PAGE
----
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'Are you ready to heal?': Nonbinary activist Alok Vaid-Menon deconstructs gender

In a viral clip from the podcast "Man Enough," the nonbinary poet and speaker said the gender binary hurts everyone — not just trans people.
Image: Alok Vaid-Menon in Oxfordshire, England on Nov. 22, 2019.
Alok Vaid-Menon in Oxfordshire, England, on Nov. 22, 2019.Stuart C. Wilson / Getty Images for The Business of Fashion

Nonbinary activist Alok Vaid-Menon broke down the history of and problems with the gender binary and how people can fight against it in video that has gone viral on social media.

Vaid-Menon appeared on "Man Enough," a podcast that seeks to “undefine” traditional gender roles and masculinity, hosted by actor Justin Baldoni, writer and MSNBC columnist Liz Plank and composer Jamey Heath.

In the episode, which premiered Monday, Vaid-Menon said the gender binary — the idea that there are only two genders rather than a spectrum — and the traditional expectations associated with binary gender labels hurt everyone, not just transgender people, and these fixed ideas of what it means to be a man or a woman make it difficult for people to find out who they truly are.

Toward the start of the conversation, Heath told Vaid-Menon that when he listens to them speak, he asks himself, "Why do I not fight for them?"

He asked what he needs to "unlearn" and what he needs to do to help other men unlearn, in order to better support them, referring to trans and nonbinary people like Vaid-Menon.

Vaid-Menon's response, which broke down how Heath could actually better support trans people, has gone viral.

"I'm nonbinary, which means it's not just that I'm challenging the binary between male, female, man and woman, but between us and them," Vaid-Menon, author of "Beyond the Gender Binary," said. "And in your statement, you said, 'Why don't I help them?' as if this struggle is not your struggle. The reason you don't fight for me is because you're not fighting for yourself fully."

They said though trans and nonbinary people face violence and death for challenging traditional gender norms, they don't want people to fight for their rights "because you want to protect me or you want to help me."

"I don't need your help," they said, adding that they "have an unshakable and irrevocable sense of who I am" and don't need to prove anything.

Rather than telling cisgender people how to help trans people, Vaid-Menon said they reframe the conversation to ask cisgender people if they're ready to heal from the ways the gender binary has affected them.

"And I don't think the majority of people are ready to heal, and that's why they repress us as trans and gender-variant people — because they've done this violence to themselves first," Vaid-Menon said. "They've repressed their own femininity. They've repressed their own gender nonconformity. They've repressed their own ambivalence. They've repressed their own creativity."

"So I guess I would rephrase your question to be, 'Can you help me get free?' not, 'Can you help me help you?'" they told Heath.

They later added that people need to have compassion before "comprehension" — meaning they need to have empathy for trans people even if they don't understand them.

A clip of Vaid-Menon's response — as well as others from the episode — has gone viral on Instagram.

Trans activist and actress Laverne Cox and actor Billy Porter both shared clips from the episode.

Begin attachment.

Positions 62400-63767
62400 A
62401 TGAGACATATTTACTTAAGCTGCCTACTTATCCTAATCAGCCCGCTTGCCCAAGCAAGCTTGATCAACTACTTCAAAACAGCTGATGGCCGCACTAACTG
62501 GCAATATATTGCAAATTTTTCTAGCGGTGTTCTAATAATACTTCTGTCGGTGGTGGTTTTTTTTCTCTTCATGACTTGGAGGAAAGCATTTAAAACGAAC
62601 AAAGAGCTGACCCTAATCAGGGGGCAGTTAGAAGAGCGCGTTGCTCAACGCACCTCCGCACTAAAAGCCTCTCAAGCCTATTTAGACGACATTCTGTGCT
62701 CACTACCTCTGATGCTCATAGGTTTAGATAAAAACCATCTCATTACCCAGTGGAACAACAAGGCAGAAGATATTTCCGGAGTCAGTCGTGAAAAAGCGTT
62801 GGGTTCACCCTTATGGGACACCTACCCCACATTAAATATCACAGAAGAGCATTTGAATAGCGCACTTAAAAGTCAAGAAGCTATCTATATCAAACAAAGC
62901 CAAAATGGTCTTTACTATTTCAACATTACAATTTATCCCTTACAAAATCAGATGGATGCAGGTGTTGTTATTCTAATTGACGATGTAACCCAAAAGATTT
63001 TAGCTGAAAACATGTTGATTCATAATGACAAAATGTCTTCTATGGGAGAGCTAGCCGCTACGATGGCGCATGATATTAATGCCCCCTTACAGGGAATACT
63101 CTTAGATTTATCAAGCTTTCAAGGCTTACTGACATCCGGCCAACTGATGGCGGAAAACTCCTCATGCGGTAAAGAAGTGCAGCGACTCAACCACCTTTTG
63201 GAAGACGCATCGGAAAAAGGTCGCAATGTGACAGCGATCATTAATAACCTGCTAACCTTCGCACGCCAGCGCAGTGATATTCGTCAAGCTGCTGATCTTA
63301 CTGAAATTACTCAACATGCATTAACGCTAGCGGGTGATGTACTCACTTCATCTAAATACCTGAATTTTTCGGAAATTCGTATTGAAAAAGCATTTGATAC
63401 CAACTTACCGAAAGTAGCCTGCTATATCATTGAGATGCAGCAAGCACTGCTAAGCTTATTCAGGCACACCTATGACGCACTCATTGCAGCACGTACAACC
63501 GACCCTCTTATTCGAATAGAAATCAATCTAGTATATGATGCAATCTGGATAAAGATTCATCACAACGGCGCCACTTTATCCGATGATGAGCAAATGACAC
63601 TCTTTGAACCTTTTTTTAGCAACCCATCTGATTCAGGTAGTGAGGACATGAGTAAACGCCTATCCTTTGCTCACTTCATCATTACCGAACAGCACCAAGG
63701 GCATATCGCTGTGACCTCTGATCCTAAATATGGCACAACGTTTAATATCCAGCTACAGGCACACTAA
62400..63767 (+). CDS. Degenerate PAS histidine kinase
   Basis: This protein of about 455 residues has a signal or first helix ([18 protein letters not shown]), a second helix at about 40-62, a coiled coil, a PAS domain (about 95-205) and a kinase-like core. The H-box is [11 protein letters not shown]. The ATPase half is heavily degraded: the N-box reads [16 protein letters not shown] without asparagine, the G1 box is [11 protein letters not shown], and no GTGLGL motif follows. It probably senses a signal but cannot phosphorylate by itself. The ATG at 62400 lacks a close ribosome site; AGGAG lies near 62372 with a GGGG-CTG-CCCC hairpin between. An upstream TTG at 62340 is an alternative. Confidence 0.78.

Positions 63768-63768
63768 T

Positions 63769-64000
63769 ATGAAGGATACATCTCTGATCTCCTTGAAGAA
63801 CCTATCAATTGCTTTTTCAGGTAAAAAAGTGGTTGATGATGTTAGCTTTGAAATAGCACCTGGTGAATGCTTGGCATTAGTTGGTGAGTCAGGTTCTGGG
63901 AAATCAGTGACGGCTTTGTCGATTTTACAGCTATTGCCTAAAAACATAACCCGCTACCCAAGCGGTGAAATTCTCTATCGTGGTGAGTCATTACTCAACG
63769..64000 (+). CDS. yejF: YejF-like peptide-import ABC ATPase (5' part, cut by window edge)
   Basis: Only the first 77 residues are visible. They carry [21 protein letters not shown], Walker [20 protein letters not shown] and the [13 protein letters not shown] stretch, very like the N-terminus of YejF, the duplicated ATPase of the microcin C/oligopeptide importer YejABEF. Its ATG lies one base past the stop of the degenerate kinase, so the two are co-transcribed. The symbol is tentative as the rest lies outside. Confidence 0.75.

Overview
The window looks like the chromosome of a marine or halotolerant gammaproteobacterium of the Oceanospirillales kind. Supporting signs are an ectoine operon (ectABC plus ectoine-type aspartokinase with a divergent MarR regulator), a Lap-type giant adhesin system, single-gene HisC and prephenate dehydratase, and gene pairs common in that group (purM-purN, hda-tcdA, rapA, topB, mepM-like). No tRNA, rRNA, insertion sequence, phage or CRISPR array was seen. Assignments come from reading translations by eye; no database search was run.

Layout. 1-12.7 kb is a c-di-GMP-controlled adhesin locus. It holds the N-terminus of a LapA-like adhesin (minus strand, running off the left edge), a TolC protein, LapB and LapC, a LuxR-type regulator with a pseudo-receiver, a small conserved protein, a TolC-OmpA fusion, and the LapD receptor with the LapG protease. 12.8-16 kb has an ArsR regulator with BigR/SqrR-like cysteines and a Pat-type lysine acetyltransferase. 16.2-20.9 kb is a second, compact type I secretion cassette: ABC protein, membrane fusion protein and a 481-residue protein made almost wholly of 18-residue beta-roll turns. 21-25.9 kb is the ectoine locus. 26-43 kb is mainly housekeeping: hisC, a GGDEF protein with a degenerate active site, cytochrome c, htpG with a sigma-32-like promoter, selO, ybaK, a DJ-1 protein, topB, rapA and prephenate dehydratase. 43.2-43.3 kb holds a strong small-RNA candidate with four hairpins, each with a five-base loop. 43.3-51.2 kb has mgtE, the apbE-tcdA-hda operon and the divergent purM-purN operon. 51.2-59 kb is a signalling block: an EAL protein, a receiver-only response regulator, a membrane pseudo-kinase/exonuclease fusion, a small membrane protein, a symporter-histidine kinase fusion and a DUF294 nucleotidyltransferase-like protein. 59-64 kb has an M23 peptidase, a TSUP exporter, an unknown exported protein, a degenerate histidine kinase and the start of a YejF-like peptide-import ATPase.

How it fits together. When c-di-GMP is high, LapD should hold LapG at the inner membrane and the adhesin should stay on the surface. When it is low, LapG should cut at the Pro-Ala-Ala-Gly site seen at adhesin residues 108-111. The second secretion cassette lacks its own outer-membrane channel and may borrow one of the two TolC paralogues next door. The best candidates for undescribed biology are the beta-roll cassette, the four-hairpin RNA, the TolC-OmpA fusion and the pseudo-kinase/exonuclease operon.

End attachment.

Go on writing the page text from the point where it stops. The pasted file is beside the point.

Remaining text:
"Orange is the New Black" star Cox wrote, "@alokvmenon with the full sermon. Know that you're divine."

Billy Porter, who stars in "Pose," wrote that he "felt this on SO many levels."

"I don’t need your help. I don’t need you to show up to 'protect' me," Porter wrote on Instagram. "I don’t need to be legitimized. That hatred you feel when you see us having the audacity to live a life without compromise, that hatred is for yourSELF."

Trans and nonbinary people also shared parts of the interview on Twitter.

"I wish I could explain my existence as a non-binary person with this clarity," one person wrote.

Vaid-Menon later said when they talk about challenging traditional gender ideology, cisgender men often feel threatened.

That response has deep historical roots, they said, noting that they've studied gender, sexuality and sociology at Stanford University. In the early 20th century, when women were advocating for the right to vote, men created postcards that showed women dressed up as men and men dressed up as women, Vaid-Menon said.

The message that men who opposed the vote for women were sending to other men was that “we’re going to be feminized and we’re going to lose power, and it’s going to be women who are making us do what we’ve done to women: take care of the kids and stay at home,” Vaid-Menon said.

"Women were basically just saying, 'We want the right to vote,' and men heard that as 'I’m losing power,'" they said. "And then here we are, 100 years later, trans and gender-nonconforming people are saying, 'Hey everyone, I want to be able to exist, I want to be able to walk outside without being spat on, I want to be able to live and not fear dying.' ... And people are saying that’s a threat."

Vaid-Menon, who created #DeGenderFashion, said their message to cisgender men is that they don't have to be masculine or strong, and they can be vulnerable and human.

"People don’t know how to receive that love," they said. "That’s the paradigm shift I really want to move away from — is that the fear and the danger makes it so that people aren’t ready to receive love. People have been taught to fear the very things that have the potential to set them free."

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